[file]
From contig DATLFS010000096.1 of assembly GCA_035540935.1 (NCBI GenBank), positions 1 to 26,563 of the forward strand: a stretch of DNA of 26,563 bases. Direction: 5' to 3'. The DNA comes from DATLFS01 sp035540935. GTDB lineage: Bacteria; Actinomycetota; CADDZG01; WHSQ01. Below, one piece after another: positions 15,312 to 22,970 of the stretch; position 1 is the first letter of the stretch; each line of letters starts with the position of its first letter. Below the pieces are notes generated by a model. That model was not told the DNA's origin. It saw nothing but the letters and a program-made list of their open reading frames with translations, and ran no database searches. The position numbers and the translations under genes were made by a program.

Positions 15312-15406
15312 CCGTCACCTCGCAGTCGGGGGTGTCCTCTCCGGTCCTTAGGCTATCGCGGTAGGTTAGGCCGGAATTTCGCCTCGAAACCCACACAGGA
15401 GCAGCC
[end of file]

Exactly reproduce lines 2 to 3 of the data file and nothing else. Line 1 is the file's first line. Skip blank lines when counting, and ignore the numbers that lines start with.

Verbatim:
Positions 15312-15406
15312 CCGTCACCTCGCAGTCGGGGGTGTCCTCTCCGGTCCTTAGGCTATCGCGGTAGGTTAGGCCGGAATTTCGCCTCGAAACCCACACAGGA